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Protecting God’s Creation

In: English and Literature

Submitted By sfcdechenne
Words 2003
Pages 9
Protecting God’s Creation
Liberty University
Interdisciplinary Studies
APA

Introduction
“In the beginning God created the heavens and the earth” (Genesis 1:1, NIV). The first verse of the Bible clearly states the earth and all of its inhabitants are God’s creation; therefore we are merely tenants of what is rightfully His. God has created mankind above all else and entrusted us with ruling over the land, seas, and skies, while caring for all living things. To understand our roles, we must understand the inherent responsibility of a ruler and a tenant. Merriam-Webster’s Dictionary (2014) defines a Ruler as someone responsible for commanding a certain area, group, or people; and a Tenant as “one who has the occupation or temporary possession of lands or tenements of another.” Not unlike a landlord as we know them today, if we fail to care for the property and lives God has entrusted us to keep, we will likely face permeant eviction.

As Christians we should pride ourselves in caring for God’s creation, using each and every resource wisely, and not to meaninglessly waste, kill, poison, and destroy. Over the course of our existence, we have prospered from every intricate detail God has bestowed, and often times we have abused His generosity and trust; vulgarly displayed by Adam and Eve. In the book of Genesis (2:15, NIV) it states “The Lord God took the man and put him in the Garden of Eden to work it and take care of it.” God’s intent has remained the same as He wishes for us all to be stewards of His creation. Therefore Christians have a responsibility to preserve and restore the Earth, by reducing water usage and waste, proactively fighting against global warming, and protecting all of the earth’s inhabitants.

Reducing Water Usage and Waste
Water is the lifeblood of all mankind and without a clean and abundant supply we cannot sustain any form of life. Water usage and sanitation has been a topic of debate amongst world leaders for many years. The G8 summit is an annual conference comprised of the world’s eight most powerful leaders and is designed to identify and resolve global problems. Water sanitation, accessibility, and preservation, has been at the forefront of the G8 summit each year for over the last decade. During the 2008 G8 summit “The Water Aid report claimed that 40% of the world’s population lack access to basic sanitation” and argues that this “may be the biggest killer of children under the age of 5” (Watts, 2008, p. 15). Despite this report the G8 summit has yet to devise any form of soluble plan to combat future devastation.

In the United States alone “The average American’s lifestyle requires 2,000 gallons [of freshwater] a day” (National Geographic Society, 2014), which is twice the global average. This estimate includes intentional usage, such as bathing, drinking, eating, cleaning, and residential maintenance; however, it does not account for waste that stems from poor plumbing, excessive use, and blatant negligence. While 40% of the world struggles to even obtain water, most surviving on three gallons or less per day, the United States is literally flushing clean water down the toilet.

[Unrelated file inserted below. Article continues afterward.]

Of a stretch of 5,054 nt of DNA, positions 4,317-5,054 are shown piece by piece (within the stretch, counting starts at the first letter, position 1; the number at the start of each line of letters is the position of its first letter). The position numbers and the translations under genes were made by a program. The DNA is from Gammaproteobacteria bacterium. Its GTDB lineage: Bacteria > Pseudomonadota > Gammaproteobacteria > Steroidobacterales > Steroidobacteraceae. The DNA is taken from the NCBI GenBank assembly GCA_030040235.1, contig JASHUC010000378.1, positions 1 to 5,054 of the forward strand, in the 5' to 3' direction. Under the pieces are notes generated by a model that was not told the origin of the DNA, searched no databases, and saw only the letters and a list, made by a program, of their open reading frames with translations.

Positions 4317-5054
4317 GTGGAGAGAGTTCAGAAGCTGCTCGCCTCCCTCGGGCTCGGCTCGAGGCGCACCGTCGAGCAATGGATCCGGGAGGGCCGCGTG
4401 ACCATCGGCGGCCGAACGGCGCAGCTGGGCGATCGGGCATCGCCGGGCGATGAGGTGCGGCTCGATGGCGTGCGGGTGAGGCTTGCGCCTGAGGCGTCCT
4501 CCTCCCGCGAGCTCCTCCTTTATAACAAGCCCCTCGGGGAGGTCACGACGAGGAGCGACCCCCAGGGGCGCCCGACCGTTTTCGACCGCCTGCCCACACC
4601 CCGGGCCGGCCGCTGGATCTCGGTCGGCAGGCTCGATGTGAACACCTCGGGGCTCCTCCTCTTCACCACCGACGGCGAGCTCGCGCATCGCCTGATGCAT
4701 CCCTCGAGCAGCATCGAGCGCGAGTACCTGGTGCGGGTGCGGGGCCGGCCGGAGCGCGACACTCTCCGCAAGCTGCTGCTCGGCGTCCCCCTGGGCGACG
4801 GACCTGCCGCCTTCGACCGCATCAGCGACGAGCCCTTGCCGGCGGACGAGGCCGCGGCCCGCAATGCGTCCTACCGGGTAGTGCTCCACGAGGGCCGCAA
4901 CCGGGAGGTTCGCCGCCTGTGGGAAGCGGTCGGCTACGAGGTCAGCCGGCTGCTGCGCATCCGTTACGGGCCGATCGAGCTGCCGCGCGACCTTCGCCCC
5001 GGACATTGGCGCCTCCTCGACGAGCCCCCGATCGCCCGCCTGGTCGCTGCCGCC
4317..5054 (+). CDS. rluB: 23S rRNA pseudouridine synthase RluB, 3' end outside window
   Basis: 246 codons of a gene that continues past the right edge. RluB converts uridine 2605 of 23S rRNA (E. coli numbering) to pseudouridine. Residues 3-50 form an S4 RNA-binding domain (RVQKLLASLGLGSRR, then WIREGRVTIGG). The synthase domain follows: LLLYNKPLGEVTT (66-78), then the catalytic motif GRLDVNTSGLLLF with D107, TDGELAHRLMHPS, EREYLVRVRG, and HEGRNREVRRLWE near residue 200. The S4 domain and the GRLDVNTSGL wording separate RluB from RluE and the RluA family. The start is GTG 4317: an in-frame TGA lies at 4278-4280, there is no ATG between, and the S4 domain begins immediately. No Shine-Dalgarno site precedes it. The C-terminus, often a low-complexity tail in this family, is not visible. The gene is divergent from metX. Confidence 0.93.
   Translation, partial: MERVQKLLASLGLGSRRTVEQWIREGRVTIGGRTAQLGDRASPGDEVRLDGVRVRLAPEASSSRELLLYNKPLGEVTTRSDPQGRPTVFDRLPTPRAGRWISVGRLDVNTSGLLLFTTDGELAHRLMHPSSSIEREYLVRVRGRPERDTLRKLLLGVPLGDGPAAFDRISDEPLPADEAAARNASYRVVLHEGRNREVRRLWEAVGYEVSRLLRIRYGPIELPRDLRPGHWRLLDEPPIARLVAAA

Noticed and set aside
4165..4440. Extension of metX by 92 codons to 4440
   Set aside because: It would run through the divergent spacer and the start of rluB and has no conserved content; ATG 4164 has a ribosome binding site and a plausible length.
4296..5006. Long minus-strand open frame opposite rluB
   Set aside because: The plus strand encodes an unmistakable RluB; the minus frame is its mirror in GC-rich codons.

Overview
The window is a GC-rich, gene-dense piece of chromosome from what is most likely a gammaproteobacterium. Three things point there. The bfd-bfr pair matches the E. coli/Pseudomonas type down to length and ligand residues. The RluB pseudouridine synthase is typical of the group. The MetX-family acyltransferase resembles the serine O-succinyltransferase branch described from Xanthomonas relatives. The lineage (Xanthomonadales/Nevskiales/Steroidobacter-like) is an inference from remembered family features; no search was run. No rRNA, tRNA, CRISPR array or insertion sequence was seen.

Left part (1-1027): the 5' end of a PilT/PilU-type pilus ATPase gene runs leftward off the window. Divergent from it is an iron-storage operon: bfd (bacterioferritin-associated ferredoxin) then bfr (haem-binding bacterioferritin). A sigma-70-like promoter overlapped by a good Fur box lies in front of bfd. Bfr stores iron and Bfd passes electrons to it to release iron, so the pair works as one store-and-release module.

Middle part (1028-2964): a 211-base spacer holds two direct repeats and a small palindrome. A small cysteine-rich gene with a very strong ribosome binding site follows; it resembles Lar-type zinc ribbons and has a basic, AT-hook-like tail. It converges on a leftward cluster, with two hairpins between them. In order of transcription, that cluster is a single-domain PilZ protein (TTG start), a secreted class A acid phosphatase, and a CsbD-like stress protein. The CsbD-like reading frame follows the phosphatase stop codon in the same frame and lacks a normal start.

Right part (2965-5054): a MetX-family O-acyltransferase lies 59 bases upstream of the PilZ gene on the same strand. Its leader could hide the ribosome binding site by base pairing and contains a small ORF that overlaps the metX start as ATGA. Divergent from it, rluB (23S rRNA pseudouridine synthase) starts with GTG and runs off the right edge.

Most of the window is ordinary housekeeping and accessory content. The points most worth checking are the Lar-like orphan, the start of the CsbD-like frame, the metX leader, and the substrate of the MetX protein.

More than 70% of the earth’s surface is covered by water, of which 96% is oceanic and non-potable. Less than 4% of water found on earth is potable yet, there is currently an estimated 7.168 billion people who currently inhabit the earth (United States Census Bureau, 2014). Scientists from the United States Geological Survey (USGS) published data suggesting only 2.5% is freshwater, and approximately 1.2%, of the 2.5% of all freshwater, is actually available on the surface and capable of sustaining people, plants, and animals. Further, the research shows 20.9% of the available freshwater is found in lakes, 0.49% is found in rivers, and the remaining fresh water is frozen glaciers or in the ground (Perlman, 2014).

Some people argue that water is a renewable resource and can be reused, but the sheer complexity of this process diminishes any likelihood of this being a feasible solution in the near future. Approximately the same amount of water exists on the earth today as there was when the God created the earth; however, the percentage of clean, potable water has decreased from contamination and pollution. As our water supply diminishes, it is not replenished, and this will inevitably lead to a water shortage in the future.

The Fight Against Global Warming Global warming, suitably named, is the increase in temperatures around the Earth. The scientific community has concluded “There's a better than 90% probability that human-produced greenhouse gases such as carbon dioxide, methane, and nitrous oxide, have caused much of the observed increase in Earth's temperatures over the past 50 years” (Earth Science Communications Team, NASA, 2014). Global warming is directly linked to the recent increase of catastrophic storms and natural disasters around the globe. Over the past 30 years, the same timeframe scientist have deemed to be have the greatest impact from global warming, we have also seen a tremendous influx in storm activity and strength. This in turn suggests global warming is responsible for the increased number deaths and injuries caused by heatwaves, floods, storms, and droughts. As the earth’s temperature continues to rise, and global warming progresses, many plants, animals, and humans, will no longer thrive in their current habitats. Intensive research is being conducted in order to identify all the contributing factors to global warming, as well as feasible solutions. The use of fossil fuels such as oil, coal, and natural gas, coupled with deforestation and pollution are currently the leading causes. “In the past decade, we have seen the warmest years on record and this trend is not changing. Over 400,000 square miles of sea ice have melted over the past 30 years. The disappearance of the polar ice caps in turn speeds up global warming, because the ice no longer reflects the sun’s energy” (PeaceJam Foundation, n.d.). There are many global warming conspiracy theories that people have conjured up over the years. Some argue that corporate conglomerates are capitalizing on solar energy, while others state it’s a hoax concocted by politicians in order to control the people. These theories would suggest that the entire scientific community has been coerced to corroborate their data in order to participate in some form of scandal or hoax. Further, most people, regardless of background, credentials, or experience, would agree that the earth is getting hotter and the catastrophic activity has increased over the past three decades. Bottom line, we must implement measures that will prolong our existence. “We are living on borrowed time, and tragically, we are borrowing the time from coming generations” (Nebel & Wright, 1993, p. 552).; from God’s unborn children.